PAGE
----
For the past several years it seems that not a week goes by when we don’t hear about a major data breach resulting in personal information being stolen. The consequences of an electronic “hack” are costly to the victim-company on many levels.
This has led to the creation of the cyber security insurance policy which, as you will see, can be one of the most useful types of business insurance available today.
I asked Los Angeles-based Karl Susman to explain cyber-insurance. He is in a unique position to see how this highly unique type of insurance functions, both owning his own insurance agency and serving as an insurance expert witness in high-dollar litigation over coverage issues and agents and brokers’ standard of care.
“Cyber liability insurance covers the cost for a business to recover from a data breach, virus, or other cyber-attack or fraud. Additionally, it also covers legal claims resulting from the breach. Today, a company that stores sensitive data in the cloud, on their computer or laptop, or even on a computer server should have this insurance. Because your regular commercial office policy will most likely be of little use in the event you become a victim.”
But cyber-crime goes well beyond the consequences of personal information being stolen. Recently I told you about the million-dollar losses suffered by lawyers across North America when they became victims in counterfeit cashier’s checks frauds.
“While their office commercial and professional policies were often of no help, those who had cyber-security insurance would often be compensated for the loss,” Susman observes.
According to the Identity Theft Resource Center, “Businesses experienced 571 breaches in 2018, exposing over 415 million employee and customer records. Business breaches accounted for almost half — 46% — of all breaches.” The Center noted that, “Although we most often hear about big corporations falling victim to cyber-attacks, small businesses are the most vulnerable.”
Susman notes, “If your company suffers a data breach, both federal and state laws require significant action on a company’s part to remedy the consequences of that breach, as we saw with Target stores and stolen credit data from credit collection bureaus.
“Any time you have an electronic breach, there is a whole laundry list of things to do required by federal law. Because you must follow these guidelines, if your company becomes a victim of cybercrime, the carriers take over that responsibility to be sure you are complaint. These insurance companies have people who will do this for you.”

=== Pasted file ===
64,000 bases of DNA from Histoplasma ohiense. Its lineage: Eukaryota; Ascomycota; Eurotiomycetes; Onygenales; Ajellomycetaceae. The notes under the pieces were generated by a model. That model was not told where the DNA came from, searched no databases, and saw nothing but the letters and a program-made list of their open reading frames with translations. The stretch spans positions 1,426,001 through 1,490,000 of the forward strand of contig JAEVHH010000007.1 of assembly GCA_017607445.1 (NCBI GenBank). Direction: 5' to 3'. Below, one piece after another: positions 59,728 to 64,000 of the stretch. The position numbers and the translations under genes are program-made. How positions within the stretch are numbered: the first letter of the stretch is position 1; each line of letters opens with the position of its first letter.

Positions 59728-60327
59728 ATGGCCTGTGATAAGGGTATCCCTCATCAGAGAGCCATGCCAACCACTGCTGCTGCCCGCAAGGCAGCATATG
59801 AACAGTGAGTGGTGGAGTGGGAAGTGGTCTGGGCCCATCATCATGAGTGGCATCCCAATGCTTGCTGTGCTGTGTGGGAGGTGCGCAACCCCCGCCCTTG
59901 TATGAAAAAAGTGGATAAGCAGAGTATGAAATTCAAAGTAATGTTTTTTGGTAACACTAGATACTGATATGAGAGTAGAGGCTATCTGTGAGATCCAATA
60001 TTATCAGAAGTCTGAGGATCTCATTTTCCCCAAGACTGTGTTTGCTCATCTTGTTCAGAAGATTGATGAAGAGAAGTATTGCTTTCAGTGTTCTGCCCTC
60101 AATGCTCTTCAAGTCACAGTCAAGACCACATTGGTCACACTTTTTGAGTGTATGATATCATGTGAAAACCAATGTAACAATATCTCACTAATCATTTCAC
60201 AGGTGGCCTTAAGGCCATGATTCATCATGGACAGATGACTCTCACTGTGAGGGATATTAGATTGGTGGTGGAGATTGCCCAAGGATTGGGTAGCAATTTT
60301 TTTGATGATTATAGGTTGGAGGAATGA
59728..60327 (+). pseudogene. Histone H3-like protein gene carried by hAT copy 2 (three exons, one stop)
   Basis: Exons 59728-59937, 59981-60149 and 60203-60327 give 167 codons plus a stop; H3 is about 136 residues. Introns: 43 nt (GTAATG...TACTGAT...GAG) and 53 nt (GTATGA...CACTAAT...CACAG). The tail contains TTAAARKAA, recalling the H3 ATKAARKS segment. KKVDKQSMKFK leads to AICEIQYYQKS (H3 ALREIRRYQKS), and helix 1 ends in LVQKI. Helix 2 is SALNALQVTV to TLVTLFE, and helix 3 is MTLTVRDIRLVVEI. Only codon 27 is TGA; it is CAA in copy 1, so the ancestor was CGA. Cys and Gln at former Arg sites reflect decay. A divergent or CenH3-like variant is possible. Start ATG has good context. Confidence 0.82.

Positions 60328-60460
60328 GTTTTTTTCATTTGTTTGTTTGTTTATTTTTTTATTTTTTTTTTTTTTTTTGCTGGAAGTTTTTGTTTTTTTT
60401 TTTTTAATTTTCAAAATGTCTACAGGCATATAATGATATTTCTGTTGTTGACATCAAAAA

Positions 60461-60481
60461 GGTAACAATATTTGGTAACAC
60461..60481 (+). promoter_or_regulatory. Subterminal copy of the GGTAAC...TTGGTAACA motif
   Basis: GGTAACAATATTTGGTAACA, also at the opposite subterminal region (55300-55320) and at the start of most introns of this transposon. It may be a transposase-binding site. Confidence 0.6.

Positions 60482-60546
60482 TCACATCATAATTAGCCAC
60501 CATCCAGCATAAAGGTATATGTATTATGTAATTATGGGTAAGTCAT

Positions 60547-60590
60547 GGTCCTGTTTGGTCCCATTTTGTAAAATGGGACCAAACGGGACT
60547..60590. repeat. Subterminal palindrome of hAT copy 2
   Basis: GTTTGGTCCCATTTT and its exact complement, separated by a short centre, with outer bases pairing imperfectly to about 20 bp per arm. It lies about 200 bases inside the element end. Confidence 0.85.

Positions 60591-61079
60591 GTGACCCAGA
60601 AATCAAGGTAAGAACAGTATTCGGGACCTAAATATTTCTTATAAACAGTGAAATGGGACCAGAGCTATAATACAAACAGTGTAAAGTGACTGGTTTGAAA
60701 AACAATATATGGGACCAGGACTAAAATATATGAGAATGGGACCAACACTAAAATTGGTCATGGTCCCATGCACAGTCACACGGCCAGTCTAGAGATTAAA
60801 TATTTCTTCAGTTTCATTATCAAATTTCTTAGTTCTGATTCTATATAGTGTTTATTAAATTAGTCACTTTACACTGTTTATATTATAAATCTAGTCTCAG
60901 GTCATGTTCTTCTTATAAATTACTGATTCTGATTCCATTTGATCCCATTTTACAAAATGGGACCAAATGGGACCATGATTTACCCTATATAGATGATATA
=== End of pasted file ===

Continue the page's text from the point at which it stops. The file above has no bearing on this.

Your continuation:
You’ve no doubt heard the term “ransomware.” Susman explains what it is and the consequence of it happening to your business which can be horribly costly.
“Today one of the most common types of electronic intrusion has to do with ransomware which is composed of five elements, and here’s how it works:
“1. An entity or individual who;
“2. Gains access to your company’s network;
“3. Freezes all the files with an encryption which;
“4. Locks you out of your own files, and then;
“5. Demands that you pay them in order to release the files.”
So, how can this happen? “It’s the human element,” Susman is quick to point out, “often fed by curiosity and a failure to be skeptical.”
“You get an email which says, ‘Hi, I have a question about my account with you, please, click here for my contact information.’ Or, ‘Hi, I am looking to get a quote, here is the info for my quote, just click here.’
“But anytime you open a web page there is a potential for malicious code to be installed on your computer. In a matter of seconds each your company’s servers and then the files will be locked out. Your server no longer works.
“Typically you discover this when turning on your computers and see:
” ‘You have 24 hours to pay two bitcoins to get access to your files and your computer.’ ”
As Susman outlines, in the event of a ransomware attack, the cyber insurance company will:
1. Assign an IT expert to attempt to recover your data and not pay a ransom;
2. They will look to see if you have backups and if they can roll your system back to a time when the ransom wear was not installed.
“If the system cannot be restored and you are unable to restore client data, the cyber policy will pay that ransom within policy limits which should give you access to your data.”
Susman concluded our discussion with this cautionary note:
“While cyber-security insurance is indeed valuable, what is covered varies widely from company to company, so you really need to use a broker who is familiar with what is on the market.”
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